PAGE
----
[Haskell-cafe] Re: Indentation Creep

Thomas Conway drtomc at gmail.com
Sat Jul 14 05:38:03 EDT 2007

On 7/14/07, Aaron Denney <wnoise at ofb.net> wrote:
> It might be a bit clearer if every level of the tree were a flat map of
> pointers.  You can even parametrize on this map type...

Yes, this would be an obvious generalization, though if I were to
modify the details of the structure, I'd be inclined to go in exactly
the opposite direction, and rather than have the keys be [Bit], use
Bits b => .... and use an Int argument to recurse down the tree.

The motivation for this structure is that I wanted a queue, from which
I could remove elements from the middle efficiently, and using only
local updates (for high concurrency).

The structure I was replacing used a doubly linked list using TVars as
pointers between nodes. As I hinted in the original post, this was
ugly, and seem to be leaking memory (I actually think there might be
some issues with the GHC implementation of TVars and GC - I'm not
certain, but I think the leak *may* be a bug in GHC, and as I posted
separately, GC was taking an awfully large proportion of the time).
One way of achieving what I wanted was to keep a "timestamp" counter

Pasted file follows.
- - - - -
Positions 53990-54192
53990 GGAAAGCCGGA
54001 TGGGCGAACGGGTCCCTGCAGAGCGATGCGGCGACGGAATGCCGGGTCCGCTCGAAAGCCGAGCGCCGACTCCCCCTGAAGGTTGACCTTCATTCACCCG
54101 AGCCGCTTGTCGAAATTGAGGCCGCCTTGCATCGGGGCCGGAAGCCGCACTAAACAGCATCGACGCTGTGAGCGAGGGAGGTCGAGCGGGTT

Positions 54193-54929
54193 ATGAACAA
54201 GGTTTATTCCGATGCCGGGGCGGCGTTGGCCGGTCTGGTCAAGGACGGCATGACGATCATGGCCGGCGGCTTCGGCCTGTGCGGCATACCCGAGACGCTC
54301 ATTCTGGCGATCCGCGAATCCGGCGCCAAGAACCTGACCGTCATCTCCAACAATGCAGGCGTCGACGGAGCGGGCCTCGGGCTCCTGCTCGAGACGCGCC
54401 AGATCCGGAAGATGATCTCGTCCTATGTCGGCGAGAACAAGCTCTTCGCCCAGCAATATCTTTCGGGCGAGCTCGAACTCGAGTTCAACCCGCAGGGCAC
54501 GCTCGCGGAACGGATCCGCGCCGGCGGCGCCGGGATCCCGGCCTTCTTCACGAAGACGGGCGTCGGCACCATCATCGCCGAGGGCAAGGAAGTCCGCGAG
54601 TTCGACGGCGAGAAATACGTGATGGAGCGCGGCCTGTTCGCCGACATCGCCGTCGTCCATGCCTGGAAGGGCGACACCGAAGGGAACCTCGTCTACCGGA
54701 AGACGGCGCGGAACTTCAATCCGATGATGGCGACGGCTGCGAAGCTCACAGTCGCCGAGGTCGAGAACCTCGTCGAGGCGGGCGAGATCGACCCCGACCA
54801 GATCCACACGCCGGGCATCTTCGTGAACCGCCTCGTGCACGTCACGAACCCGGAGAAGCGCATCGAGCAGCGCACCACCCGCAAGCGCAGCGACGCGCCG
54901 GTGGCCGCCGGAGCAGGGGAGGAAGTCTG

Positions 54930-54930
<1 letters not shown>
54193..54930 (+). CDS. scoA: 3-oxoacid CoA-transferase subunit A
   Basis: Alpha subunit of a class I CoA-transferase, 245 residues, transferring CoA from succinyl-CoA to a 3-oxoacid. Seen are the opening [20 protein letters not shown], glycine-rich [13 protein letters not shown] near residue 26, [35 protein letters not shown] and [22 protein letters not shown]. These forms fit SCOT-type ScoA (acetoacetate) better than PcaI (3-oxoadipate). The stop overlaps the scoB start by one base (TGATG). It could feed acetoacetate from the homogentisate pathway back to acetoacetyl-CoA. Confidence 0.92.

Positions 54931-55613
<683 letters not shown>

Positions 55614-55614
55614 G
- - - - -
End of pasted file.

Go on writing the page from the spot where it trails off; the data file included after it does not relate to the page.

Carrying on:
and use (Map TimeStamp k). The problem with Map is that it is hostile
to concurrency - all modifications are "global" wrt the Map.

The structure that is required in this instance is a structure with
enough TVars linking the pieces that updates are local - a write to
one TVar doesn't interact with reads in other parts of the structure.
For example a binary tree with TVars between the nodes. Except a
(vanilla) binary tree would be rotten in this case because the new
keys arrive in strictly increasing order - a worst case for such a
structure. So I could have modified Map, or my own home-rolled AVL
tree to stick TVars between the nodes, there were reasons not to:

1. Tries are easy to implement and offer O(b) ~= O(1) for keys with b
bits. Thanks to apfelmus for reminding me of this recently.

2. In Haskell, it's *fun* rolling new data structures to see how
elegant you can be. (A favorite quote of mine is "Elegance is not
Optional", I think due to Richard O'Keefe.)

3. This structure is used in an inner loop, so a structure giving O(1)
operations was desirable.

Anyway, the point of the original post was to find tricks for avoiding
indentation creep, rather than the trie itself.

Dr Thomas Conway
drtomc at gmail.com

Silence is the perfectest herald of joy:
I were but little happy, if I could say how much.

More information about the Haskell-Cafe mailing list